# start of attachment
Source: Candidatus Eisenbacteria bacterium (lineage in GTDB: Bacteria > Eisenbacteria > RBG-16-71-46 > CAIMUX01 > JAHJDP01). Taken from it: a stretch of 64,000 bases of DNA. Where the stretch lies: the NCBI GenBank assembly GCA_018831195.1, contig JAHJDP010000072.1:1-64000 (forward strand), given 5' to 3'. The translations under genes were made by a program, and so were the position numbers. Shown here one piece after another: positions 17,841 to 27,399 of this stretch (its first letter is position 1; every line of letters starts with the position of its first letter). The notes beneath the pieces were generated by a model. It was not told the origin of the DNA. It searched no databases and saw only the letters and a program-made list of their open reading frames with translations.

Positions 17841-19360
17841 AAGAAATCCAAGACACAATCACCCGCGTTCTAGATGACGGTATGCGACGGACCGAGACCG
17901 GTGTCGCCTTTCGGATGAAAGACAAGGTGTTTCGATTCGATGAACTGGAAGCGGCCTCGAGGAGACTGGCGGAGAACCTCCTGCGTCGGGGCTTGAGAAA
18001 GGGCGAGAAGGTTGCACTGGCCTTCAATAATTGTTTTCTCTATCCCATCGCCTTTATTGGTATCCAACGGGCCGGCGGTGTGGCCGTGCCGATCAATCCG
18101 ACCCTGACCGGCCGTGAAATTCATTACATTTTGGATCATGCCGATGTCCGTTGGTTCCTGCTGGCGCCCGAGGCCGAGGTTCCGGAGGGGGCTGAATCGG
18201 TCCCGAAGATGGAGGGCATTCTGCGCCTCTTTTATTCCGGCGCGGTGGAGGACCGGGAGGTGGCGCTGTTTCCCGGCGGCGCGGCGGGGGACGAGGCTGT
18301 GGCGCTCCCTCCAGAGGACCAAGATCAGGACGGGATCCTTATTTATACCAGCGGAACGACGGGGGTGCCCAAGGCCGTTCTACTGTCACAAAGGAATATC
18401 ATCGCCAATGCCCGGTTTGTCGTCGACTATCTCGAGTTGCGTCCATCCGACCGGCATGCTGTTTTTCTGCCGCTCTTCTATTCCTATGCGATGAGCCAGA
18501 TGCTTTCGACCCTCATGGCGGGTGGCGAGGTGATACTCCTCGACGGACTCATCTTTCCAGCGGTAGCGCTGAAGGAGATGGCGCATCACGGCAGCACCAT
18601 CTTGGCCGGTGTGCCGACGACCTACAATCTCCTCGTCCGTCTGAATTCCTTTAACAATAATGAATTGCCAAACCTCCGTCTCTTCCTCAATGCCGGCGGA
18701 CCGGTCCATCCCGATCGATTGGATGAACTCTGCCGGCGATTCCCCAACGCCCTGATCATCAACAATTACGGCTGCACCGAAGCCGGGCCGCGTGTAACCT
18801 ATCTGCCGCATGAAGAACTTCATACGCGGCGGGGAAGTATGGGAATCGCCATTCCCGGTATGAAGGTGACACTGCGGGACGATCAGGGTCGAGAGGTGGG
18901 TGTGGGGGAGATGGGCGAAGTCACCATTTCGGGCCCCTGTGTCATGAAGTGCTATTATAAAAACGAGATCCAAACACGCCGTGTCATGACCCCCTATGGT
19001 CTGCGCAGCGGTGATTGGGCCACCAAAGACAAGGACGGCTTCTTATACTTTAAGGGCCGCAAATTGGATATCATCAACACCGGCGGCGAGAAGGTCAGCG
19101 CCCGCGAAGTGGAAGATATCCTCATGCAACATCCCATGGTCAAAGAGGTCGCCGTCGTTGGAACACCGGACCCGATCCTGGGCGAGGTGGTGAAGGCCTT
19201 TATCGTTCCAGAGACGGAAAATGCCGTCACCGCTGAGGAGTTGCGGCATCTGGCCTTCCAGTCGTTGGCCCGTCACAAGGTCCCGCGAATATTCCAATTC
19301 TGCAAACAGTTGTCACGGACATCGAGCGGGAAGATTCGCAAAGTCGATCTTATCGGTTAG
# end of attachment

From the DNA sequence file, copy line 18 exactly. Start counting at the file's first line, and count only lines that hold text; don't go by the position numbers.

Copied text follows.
19301 TGCAAACAGTTGTCACGGACATCGAGCGGGAAGATTCGCAAAGTCGATCTTATCGGTTAG